Drinking Water

CRC Planning

Surface water supplies approximately 50% of the State’s water needs for various uses including public water supply. Surface water comes from rivers and streams. Subsurface water, also known as groundwater or wells, supplies 50% of Alaska’s population with wells supplying 90% of the rural Alaska population. Well drillers must keep track of the wells that are drilled and submit this information to the State of Alaska.

Water use data is compiled annually by the Alaska Department of Natural Resources Division of Land, Mining and Water. This data consists of communities and other significant users of water in the state. The Alaska Hydrologic Survey provides technical information that ensures proper and accurate management of the Alaska’s water resources for the benefit of state residents.

Annual water quality reports are required to be distributed to water utility customers. These reports include the contaminants tested for and if any water quality violations occurred. If you haven’t received a report on the quality of your water source, please contact your water utility company. If you have a well, it should be tested annually for possible contaminants. The Alaska Department of Natural Resources oversees water resources and the Alaska Department of Environmental Conservation oversees the water quality of drinking water supplies. The Alaska Hydrologic Survey maintains a database of water quality data reports from a variety of both surface water and groundwater sources throughout the state.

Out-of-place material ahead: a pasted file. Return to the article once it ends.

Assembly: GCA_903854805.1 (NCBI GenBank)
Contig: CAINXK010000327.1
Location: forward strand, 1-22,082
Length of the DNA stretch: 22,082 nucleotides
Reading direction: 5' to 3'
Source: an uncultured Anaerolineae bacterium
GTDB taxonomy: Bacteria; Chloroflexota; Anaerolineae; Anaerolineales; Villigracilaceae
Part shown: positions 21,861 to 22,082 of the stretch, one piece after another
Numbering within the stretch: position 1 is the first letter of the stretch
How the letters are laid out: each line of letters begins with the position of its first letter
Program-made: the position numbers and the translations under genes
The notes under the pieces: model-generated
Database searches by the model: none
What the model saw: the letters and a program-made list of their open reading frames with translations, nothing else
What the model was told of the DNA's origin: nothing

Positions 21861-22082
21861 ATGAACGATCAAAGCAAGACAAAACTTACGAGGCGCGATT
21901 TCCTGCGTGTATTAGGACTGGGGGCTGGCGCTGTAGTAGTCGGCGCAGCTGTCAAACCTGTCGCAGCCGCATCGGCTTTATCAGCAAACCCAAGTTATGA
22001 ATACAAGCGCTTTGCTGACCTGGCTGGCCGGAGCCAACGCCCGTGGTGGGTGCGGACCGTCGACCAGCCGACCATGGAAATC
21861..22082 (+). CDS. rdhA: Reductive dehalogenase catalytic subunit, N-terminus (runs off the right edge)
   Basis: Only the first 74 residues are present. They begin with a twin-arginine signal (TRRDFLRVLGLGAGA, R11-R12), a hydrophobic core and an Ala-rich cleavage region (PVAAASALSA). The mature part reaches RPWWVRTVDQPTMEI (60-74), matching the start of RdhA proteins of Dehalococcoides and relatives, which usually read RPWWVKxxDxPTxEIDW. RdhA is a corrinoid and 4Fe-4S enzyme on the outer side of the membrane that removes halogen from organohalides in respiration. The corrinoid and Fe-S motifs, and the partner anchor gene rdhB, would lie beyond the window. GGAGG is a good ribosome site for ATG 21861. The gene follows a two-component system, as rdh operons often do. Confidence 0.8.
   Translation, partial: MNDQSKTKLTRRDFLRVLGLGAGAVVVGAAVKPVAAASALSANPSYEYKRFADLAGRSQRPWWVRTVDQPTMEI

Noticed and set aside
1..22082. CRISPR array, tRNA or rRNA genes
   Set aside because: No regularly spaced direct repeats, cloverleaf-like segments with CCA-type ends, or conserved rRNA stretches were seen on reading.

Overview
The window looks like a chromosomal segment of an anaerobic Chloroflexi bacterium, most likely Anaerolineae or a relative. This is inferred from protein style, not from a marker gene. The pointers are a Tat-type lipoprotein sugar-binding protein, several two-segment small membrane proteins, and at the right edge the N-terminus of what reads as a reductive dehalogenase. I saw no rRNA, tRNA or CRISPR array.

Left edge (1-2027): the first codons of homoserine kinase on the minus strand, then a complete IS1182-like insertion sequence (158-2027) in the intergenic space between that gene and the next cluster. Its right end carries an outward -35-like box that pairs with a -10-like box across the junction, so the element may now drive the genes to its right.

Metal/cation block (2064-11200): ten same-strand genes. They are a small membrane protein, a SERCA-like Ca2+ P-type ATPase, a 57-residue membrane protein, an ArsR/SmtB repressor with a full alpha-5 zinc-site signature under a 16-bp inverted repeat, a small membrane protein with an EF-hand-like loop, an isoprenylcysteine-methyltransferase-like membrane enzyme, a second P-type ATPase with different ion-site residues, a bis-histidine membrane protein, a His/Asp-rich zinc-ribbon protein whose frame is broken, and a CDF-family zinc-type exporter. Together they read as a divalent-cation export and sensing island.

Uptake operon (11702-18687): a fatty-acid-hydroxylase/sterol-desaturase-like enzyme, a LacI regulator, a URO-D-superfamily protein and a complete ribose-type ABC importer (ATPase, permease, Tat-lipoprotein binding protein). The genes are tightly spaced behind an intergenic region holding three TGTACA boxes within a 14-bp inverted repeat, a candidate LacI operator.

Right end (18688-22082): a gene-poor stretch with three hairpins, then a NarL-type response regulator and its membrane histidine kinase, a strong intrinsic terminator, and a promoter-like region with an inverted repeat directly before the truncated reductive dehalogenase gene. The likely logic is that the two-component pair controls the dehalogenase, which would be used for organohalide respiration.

The Upper Copper River Basin, which consists of the Upper Gulkana, Mentasta Chistochina, Mt.Sanford, Tazlina Nelchina, Klutina, Wrangell and Tonsina, has private wells and two coin operated wells as well as water hauling services to meet its drinking water needs. Villages in the Upper Copper Basin have separate water supplies. These types of drinking water sources in the Upper Copper River Basin serve approximately 3,500 people.

The Middle Copper River Basin, which includes the Central Copper and Chitina, has 33 ground water sources, two surface water sources and one ground water (under influence of surface water) source that serves approximately 1,723 people. There are a total of 34 public water systems coming from 36 separate sources.

The Lower Copper River Basin, which includes the Copper River Delta and Bering Glacier, has four surface water sources and serves approximately 2,000 people.

© 2011 Copper River Knowledge System